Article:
definitionPermeable paving is a range of sustainable materials and techniques for permeable pavements with a base and sub base that allow the movement of water through the surface. It aims to attenuate the surface runoff. In addition, this effectively traps suspended solids and filters pollutants in the soil. Besides pavements examples include roads, lawns and lots that are subject to light vehicular traffic, such as parking lots.
(Wikipedia, Permeable paving, accessed on Sept. 2016)
Co-benefits and impactsDuring a heavy rainfall our town's sewer systems can get overwhelmed, while the ground gets very little benefit of the natural irrigation. But by using permeable materials the ground can capture water runoff, absorb it and clean it during the process. By allowing the water to seep into the ground, the direct and surrounding areas will need much less man-produced irrigation. This will save people money and reduce the amount of water used for every day's irrigation needs. Additionally, local heat island effects might be diminished. By allowing water to filtrate into the ground, the surface and surrounding area temperatures will be cooler than a hard impervious surface. As such, permeable pavements have a positive effect on the evapotranspiration and the micro-climate within the location. Bonus points for using permeable surfaces are that they are light in colour, therefore they will also help reflect sun and heat to even further reduce the local ambient temperature, which will also improve the health of local vegetation and improves air quality. Generally, permeable surfaces just look better and lead to an overall better appearance. Instead of boring concrete of high maintenance, ugly and smelly asphalt, permeable surfaces come in a variety of styles that pretty much always look better. Options range from standard wood decking; brick, stone or concrete pavers; pervious concrete; interlocking open grid 'grasscrete' pavers; gravel, river rock or glass etc.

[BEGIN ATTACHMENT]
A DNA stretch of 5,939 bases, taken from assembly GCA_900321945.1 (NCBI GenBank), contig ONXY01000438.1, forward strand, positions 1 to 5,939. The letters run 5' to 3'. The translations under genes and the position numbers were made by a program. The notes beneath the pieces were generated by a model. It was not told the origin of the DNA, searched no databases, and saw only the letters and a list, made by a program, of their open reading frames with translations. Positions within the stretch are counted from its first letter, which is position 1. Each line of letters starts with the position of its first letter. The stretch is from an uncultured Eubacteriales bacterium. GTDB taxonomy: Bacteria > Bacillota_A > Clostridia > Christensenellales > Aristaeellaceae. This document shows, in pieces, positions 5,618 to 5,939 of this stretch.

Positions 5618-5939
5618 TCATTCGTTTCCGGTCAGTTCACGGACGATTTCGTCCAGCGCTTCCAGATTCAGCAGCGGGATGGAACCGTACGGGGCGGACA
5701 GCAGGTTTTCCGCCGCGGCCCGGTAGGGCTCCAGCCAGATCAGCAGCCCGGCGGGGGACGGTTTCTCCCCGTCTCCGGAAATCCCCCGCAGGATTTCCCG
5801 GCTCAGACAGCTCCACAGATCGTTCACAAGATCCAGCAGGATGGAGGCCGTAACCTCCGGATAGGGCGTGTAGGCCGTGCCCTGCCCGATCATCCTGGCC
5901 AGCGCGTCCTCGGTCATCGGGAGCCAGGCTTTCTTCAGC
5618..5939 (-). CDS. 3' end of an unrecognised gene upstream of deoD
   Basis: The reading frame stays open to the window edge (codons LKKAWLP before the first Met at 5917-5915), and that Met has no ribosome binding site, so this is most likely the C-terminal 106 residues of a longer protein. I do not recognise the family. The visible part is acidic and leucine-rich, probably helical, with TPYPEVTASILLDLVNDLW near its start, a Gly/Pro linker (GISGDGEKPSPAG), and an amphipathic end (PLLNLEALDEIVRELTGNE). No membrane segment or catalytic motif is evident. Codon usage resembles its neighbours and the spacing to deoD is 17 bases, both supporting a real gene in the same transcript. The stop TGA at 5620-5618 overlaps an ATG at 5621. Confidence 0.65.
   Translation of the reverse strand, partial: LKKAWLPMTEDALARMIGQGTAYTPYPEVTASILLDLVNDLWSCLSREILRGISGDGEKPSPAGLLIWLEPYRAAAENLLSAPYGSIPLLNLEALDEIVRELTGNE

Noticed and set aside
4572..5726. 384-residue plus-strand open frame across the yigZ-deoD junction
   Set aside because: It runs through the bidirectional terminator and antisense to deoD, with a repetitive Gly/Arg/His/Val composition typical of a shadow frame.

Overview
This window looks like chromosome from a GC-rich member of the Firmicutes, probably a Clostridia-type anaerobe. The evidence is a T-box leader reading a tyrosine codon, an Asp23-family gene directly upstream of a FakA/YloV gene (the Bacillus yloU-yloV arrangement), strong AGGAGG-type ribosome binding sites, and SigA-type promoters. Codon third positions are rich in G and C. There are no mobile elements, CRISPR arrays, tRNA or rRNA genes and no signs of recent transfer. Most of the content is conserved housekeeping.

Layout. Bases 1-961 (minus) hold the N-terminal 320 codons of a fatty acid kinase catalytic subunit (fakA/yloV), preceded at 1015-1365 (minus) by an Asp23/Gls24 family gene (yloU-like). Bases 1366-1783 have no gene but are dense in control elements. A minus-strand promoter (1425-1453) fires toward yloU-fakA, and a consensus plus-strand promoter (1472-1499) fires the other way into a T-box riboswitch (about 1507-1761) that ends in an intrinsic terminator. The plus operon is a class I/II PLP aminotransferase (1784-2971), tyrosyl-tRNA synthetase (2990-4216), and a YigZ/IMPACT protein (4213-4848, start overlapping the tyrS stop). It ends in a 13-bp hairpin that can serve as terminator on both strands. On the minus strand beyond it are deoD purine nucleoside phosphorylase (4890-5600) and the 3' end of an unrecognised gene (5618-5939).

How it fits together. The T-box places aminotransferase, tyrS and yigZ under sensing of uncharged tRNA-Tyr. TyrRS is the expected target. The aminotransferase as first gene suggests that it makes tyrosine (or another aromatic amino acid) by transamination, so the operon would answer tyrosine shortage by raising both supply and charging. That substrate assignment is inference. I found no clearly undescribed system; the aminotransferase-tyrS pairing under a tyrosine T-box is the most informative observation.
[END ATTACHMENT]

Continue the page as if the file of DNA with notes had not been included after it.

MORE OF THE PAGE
(Apartment therapy, Benefits of Permeable Paving, accessed on Sept. 2016)
conditionsPermeable pavement can be used as an alternative to most types of conventional pavement at residential, commercial and institutional developments, with two exceptions: Permeable pavement should not been used for high speed roads, although it has been successfully applied for low speed residential streets, parking lanes and roadway shoulders; and Permeable pavement should not be used to treat runoff from stormwater hotspots.
(Virginia Water Resources Research Center, 2011)
Case studies (Show all)Sustainable urban drainage systems, Marbella
Combined Measures, Acharnai, Attica
FRI indicators (Show all)Level of floodwater retention and detention
Sufficient storage capacity of the urban drainage system to accept flood water
Infiltration capacity of paved areas to reduce runoff
Embodying climate change predictions in spatial urban planning
Embodying flood risk in urban planning
Protection against soil erosion
Illustrations (Show all)rm_images/Permeable_paving_1.jpg
Last modified: Sept. 21, 2016, 8:46 a.m.